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The Dendrites Worried Their New Album Was Too Weird, Then It Took Off

The Dendrites have a new EP, Lunchin' With the Dendrites.EXPAND
The Dendrites have a new EP, Lunchin' With the Dendrites.
Lateralus Photography

"We smashed a few genres together and ended up with a rippin' tune that sounds like a dark ’70s cop-show theme song, where the bad guy always wins." That's Denver musician Nick Dolan on the sound of his ska band's new EP, Lunchin' With the Dendrites, which dropped in April.

Since the band formed in 2003 as a five-piece, straightforward ska act playing homage to Jamaican groups like the Skatalites, the Dendrites have been evolving. Over the years, the musicians have played with the likes of the Bosstones, the Aggrolites, Chris Murray, the English Beat and Fishbone.

"Our shows were big, high-energy dance parties," explains Dolan. "Over the years, as we grew and evolved as a band musically, we added in quite a bit of soul, funk, Latin and pop elements to expand our appeal to a broader audience in a natural way."

All the bandmembers contribute to the writing process, and on this latest album, the group, long focused on instrumental music, added a singer into the mix on a couple of songs.

"At the heart of it all, we still love and embrace our ska foundation, and it's always present in the attitude and feel of the rhythms, no matter how weird and lunchin’ we get," explains Dolan. "Our drummer and his circle of friends have a unique, rather bizarre vernacular of slang. In the earlier years of the Dendrites, the term 'lunchin'' was a phrase used to describe things that were out of place, weird or mind-blowing. After listening through some of the recordings, it really hit us as a group that these tunes were indeed quite a bit different in feel and sound from previous releases. 'Lunchin’' was used to describe this grouping of songs, and it kind of just stuck."

While Dolan was worried the new album was perhaps a little too lunchin' for the ska purists who gravitate toward the Dendrites, he says the community has embraced the new sound and given the band "a tidal wave of support."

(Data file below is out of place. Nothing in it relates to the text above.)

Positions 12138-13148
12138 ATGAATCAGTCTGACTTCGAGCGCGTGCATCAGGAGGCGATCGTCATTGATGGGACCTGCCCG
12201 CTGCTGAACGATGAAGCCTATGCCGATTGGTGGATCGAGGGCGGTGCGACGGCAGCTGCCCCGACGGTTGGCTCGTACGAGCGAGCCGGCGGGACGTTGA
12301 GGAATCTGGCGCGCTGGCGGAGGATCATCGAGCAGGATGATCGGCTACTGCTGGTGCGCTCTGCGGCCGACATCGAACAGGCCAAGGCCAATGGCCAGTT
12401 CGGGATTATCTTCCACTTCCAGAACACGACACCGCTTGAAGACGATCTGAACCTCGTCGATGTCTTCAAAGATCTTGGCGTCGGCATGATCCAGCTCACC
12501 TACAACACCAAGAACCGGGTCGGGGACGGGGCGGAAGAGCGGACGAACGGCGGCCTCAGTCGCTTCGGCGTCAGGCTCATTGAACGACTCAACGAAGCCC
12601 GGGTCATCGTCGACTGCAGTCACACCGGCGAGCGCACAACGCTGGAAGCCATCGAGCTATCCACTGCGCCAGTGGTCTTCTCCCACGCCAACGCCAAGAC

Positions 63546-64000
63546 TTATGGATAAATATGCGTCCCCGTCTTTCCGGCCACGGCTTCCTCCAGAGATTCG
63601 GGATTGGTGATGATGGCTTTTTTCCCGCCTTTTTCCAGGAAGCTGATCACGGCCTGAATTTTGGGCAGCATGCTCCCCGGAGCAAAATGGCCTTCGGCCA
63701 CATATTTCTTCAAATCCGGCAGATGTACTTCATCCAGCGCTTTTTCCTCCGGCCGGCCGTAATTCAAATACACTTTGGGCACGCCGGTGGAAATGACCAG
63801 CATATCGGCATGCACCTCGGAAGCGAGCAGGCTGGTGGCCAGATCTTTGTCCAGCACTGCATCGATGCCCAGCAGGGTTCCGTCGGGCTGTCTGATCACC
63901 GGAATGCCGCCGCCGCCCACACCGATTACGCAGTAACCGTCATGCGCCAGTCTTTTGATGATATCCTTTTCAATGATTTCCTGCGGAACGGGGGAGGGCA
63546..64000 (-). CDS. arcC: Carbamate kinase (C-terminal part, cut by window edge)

Even so, the bandmates were frustrated that they couldn't give the record a proper christening after it came out. So they pooled their contacts and started promoting the album online, to podcasts, fan pages, review sites and radio stations around the world.

"We have folks from Europe, South America and even Asia blasting out our new EP," Dolan says. "All the reviews have been tremendously positive, and with general unsolicited interest that we've never seen before as a group."

Although the band's summer tour plans are scrapped — along with every live show, given the shutdown of music venues — fans can still help keep the act afloat through the pandemic.

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"As a band, we rely on merch sales and show guarantees to keep the band machine running," Dolan says. "This is absolutely a hindrance for those of us who rely on music to support our livelihoods. You can support the Dendrites by grabbing a copy of the new EP or a T-shirt on our Bandcamp page, and help us spread the word on these new tracks to friends who may dig the sound."

That sound is rooted in everything that makes the experience of a Dendrites concert special, he says.

"We play loud, with huge energy and big hearts leaving everything out on the stage," explains Dolan. "That's a universal music language that anyone can understand. Our shows are more parties than concerts, from our perspective. We got a little something for everyone at our shows, and that seems to have led us to the inspiration for these new songs more than anything else."

Pick up the album and hear more from the Dendrites at Bandcamp.

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